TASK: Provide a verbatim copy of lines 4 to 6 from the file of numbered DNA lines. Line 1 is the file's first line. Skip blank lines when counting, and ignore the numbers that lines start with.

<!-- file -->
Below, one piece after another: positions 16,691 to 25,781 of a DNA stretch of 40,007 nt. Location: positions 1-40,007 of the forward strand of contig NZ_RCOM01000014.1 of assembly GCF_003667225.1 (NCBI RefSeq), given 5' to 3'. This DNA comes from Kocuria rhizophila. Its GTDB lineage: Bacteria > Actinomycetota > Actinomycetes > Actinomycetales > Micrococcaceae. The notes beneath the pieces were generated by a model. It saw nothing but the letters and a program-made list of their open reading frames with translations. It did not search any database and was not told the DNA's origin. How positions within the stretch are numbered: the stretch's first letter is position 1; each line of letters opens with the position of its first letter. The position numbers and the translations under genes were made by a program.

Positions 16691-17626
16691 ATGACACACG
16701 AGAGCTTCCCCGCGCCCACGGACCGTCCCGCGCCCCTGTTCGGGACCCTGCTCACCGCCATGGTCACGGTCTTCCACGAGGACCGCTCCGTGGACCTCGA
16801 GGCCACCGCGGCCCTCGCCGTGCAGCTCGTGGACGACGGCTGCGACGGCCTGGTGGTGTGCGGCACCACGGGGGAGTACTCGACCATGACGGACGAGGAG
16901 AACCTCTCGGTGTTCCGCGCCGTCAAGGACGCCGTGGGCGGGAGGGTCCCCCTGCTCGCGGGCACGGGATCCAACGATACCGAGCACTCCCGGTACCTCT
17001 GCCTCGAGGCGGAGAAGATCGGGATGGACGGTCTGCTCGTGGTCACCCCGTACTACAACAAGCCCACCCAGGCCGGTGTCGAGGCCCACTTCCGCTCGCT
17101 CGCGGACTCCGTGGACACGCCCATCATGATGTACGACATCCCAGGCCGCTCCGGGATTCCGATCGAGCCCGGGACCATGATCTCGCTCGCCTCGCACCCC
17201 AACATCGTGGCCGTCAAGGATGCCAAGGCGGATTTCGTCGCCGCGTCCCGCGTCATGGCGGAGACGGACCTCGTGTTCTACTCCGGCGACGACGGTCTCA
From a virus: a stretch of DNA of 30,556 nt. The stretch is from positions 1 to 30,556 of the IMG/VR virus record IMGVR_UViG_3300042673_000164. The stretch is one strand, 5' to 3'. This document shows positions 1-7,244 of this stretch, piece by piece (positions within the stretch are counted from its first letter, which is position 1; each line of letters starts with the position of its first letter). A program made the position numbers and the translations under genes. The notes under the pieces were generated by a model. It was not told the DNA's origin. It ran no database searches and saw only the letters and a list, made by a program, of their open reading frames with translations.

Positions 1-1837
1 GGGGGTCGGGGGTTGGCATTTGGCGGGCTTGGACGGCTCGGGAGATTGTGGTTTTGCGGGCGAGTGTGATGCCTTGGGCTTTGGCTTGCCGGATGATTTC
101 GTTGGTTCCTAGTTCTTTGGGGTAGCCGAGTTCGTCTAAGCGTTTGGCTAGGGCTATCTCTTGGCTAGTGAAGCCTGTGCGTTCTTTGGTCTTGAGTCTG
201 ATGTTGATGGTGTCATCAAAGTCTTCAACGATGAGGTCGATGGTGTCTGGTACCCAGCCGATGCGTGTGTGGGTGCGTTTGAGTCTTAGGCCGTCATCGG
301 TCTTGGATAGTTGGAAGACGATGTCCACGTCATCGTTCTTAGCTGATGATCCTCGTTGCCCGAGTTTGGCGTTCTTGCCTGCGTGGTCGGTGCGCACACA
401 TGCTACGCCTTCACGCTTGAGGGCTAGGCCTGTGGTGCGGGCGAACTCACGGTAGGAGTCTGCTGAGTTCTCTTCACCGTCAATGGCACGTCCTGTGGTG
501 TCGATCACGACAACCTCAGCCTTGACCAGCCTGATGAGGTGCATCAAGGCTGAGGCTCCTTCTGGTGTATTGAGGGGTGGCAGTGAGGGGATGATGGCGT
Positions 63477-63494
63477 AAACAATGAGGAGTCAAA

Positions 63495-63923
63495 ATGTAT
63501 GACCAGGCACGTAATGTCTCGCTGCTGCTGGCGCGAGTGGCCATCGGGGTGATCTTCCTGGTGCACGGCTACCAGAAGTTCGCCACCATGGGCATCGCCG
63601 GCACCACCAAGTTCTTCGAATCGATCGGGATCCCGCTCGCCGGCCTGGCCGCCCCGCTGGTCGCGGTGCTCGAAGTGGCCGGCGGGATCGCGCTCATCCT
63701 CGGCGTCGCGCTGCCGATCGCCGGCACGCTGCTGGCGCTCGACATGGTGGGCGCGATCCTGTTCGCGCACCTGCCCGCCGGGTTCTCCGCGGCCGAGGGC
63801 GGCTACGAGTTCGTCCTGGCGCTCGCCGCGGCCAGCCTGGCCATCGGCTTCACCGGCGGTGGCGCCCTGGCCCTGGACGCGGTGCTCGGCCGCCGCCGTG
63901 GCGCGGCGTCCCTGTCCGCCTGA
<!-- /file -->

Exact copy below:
16701 AGAGCTTCCCCGCGCCCACGGACCGTCCCGCGCCCCTGTTCGGGACCCTGCTCACCGCCATGGTCACGGTCTTCCACGAGGACCGCTCCGTGGACCTCGA
16801 GGCCACCGCGGCCCTCGCCGTGCAGCTCGTGGACGACGGCTGCGACGGCCTGGTGGTGTGCGGCACCACGGGGGAGTACTCGACCATGACGGACGAGGAG
16901 AACCTCTCGGTGTTCCGCGCCGTCAAGGACGCCGTGGGCGGGAGGGTCCCCCTGCTCGCGGGCACGGGATCCAACGATACCGAGCACTCCCGGTACCTCT